Some Advice for Myanmar Travlers

Feb 26 2014 No Comments

- Myanmar is fairly conservative in its demeanour and its dress: as a woman, I made sure to cover up my shoulders by wearing a t-shirt (except while climbing mountains), and wearing shorts or skirts below the knee. I also picked up a traditional, sarong-like Burmese longyi, which was well appreciated by the locals, especially in more remote areas. The amount of women who stared at my skirt and then up and my face and said, in surprise, “longyi?!” when I’d wear it made it completely worthwhile, and it is an excellent way to cover up when there’s a shared bath at a hotel.
- Blackouts are common and electricity sporadic at best. Do yourself a favour and bring a headlamp with you. You can find replacement batteries in most cities, but keep in mind they will not last as long as the ones you bring from home.
- If you want to donate supplies to children and/or schools buy supplies in Myanmar instead of bringing them from home. Many people who brought pens or paper from home only watched them gather dust as the recipient put them in a case to show to friends and family. It is far more useful to go to a village’s school or to an orphanage and ask what they need, purchasing the supplies locally.
- Get used to the idea of being watched. Undercover police are everywhere, and people are afraid of them for good reason. Though I was hardpressed to find examples of tourists being incarcerated and/or deported, such a hands-off approach is not applied to the local population. Be sensitive about what you say in public, and where you go: oftentimes the townships (local areas with no commercial shops) are off limits. I was escorted out of the Bagan township local police.
- Budget your transportation time wisely. I will touch on transportation later on in my Myanmar posts, but suffice it to say it (1) takes longer than you think to get somewhere and (2) you might just need a day to recover. Night buses are freezing cold; the route is peppered with stops at all hours of the night and the television pop music or movies without a care in the world. Of course, the Burmese people on the bus sleep soundly. But you won’t.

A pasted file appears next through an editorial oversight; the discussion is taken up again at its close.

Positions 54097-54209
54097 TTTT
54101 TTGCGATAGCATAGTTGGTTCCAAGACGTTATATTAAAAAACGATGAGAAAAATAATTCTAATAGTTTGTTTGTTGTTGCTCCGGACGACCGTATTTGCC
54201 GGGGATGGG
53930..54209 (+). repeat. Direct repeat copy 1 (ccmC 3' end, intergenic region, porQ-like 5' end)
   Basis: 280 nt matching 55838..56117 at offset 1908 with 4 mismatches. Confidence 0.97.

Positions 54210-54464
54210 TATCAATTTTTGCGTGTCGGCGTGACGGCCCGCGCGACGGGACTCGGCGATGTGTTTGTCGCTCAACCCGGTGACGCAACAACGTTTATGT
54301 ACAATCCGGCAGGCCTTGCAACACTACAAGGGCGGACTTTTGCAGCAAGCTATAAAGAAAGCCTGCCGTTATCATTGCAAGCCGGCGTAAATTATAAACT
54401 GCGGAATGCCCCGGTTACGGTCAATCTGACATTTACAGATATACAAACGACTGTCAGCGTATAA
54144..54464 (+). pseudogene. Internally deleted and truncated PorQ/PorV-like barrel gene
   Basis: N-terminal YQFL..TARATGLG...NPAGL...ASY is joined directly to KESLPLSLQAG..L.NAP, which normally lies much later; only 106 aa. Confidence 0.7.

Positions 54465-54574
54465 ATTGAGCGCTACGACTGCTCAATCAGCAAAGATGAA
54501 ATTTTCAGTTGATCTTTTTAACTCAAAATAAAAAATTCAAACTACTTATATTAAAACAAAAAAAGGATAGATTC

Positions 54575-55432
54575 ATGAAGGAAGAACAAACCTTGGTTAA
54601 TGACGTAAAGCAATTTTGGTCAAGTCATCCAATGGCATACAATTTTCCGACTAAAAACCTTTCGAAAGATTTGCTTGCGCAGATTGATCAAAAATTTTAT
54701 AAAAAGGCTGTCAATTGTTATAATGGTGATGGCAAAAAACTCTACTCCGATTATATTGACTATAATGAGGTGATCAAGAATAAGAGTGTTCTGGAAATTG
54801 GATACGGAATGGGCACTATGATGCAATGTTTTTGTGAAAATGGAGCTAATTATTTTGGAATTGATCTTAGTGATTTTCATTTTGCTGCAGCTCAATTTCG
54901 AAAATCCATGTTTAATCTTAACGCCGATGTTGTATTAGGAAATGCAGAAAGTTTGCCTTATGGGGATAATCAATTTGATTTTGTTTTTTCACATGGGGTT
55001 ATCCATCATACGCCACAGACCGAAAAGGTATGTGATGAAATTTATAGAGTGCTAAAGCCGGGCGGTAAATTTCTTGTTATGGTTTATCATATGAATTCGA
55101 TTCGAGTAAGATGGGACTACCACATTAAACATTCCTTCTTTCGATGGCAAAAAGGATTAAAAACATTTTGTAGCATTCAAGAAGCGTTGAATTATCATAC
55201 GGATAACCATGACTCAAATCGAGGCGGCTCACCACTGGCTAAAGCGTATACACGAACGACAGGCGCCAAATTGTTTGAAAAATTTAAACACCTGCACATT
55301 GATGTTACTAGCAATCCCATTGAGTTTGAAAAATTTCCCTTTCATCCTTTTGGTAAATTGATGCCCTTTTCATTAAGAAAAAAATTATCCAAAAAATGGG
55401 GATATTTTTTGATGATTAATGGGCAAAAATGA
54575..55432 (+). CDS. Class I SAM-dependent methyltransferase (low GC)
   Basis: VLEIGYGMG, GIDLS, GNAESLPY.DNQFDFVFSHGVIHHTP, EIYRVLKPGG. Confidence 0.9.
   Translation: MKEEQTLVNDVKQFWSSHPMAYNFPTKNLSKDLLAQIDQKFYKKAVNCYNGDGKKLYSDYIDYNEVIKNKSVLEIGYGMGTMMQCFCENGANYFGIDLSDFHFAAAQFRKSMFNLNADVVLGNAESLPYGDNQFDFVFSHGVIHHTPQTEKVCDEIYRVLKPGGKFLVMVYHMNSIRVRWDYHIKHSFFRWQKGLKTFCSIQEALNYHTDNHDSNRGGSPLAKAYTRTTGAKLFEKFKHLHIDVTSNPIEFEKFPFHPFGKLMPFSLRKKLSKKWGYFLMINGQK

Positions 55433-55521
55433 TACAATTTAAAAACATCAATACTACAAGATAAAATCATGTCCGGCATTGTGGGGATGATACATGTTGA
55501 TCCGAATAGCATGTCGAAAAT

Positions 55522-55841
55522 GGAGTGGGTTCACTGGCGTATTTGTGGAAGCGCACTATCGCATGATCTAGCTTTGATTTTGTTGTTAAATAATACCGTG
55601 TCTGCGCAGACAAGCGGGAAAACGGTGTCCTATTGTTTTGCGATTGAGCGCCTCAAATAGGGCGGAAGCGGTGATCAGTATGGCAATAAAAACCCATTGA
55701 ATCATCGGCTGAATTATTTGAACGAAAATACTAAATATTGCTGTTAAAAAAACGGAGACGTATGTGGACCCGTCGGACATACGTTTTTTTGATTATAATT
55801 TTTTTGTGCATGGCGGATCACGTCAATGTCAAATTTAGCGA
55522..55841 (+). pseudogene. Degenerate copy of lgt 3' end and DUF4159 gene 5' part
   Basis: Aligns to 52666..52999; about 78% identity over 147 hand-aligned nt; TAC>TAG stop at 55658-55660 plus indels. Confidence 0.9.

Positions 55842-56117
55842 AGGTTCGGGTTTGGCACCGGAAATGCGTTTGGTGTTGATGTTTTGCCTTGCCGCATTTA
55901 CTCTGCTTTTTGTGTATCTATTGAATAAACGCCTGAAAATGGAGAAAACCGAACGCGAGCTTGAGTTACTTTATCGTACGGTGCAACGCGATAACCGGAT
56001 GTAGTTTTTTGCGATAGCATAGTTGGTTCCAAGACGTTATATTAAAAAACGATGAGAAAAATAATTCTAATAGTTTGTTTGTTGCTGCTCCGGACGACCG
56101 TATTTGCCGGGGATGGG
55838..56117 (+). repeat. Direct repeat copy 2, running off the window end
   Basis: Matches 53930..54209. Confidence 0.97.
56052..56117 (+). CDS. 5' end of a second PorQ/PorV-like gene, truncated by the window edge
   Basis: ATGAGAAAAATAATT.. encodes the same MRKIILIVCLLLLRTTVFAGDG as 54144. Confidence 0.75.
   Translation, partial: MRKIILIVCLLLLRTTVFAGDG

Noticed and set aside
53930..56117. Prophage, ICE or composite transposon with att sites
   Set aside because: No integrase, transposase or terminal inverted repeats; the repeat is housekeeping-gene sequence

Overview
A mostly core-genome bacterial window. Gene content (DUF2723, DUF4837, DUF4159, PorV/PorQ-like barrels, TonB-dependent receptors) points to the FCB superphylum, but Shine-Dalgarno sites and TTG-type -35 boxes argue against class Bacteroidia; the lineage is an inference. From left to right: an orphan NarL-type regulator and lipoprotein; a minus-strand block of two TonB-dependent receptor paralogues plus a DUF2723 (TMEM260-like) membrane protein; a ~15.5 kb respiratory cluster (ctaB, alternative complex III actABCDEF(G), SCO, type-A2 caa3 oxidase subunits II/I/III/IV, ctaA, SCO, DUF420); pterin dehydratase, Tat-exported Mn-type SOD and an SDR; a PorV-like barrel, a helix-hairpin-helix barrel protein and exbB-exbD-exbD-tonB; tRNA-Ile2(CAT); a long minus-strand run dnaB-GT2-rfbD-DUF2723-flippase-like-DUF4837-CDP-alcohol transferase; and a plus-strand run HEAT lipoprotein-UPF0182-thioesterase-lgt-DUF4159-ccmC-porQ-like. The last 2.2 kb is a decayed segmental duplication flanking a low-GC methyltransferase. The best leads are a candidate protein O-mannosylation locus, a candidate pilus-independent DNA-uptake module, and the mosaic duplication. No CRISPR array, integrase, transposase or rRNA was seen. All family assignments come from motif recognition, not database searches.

- Get used to waking up at dawn. The country rises with the sun, and often sets with it too. By the end of my time in Myanmar, I was heading to bed at 10 pm and getting up at 5. I am not a morning person by any means, but when my days were spent climbing sacred mountains or running around a new town, it was not far-fetched to turn in early — and rising late was just not an option!
- Get used to the ‘kissing’ sounds that people make when trying to get a waiter’s attention. Though unquestionably disrespectful in Western society, you will be hard pressed to order at a restaurant in Myanmar without it. It took me weeks of frantic waving and/or excuses me’s until I finally decided to take the plunge; definitely something I did not get used to by the end of my trip.
- Get used to the red stains on everyone’s teeth. The irony of a country like Myanmar, where everyone gives you their brightest, heartbreaking smile is that their teeth are usually stained burgundy and decayed. These are both due to prolonged (and frequent) betel nut use, a mild intoxicant found throughout the country.

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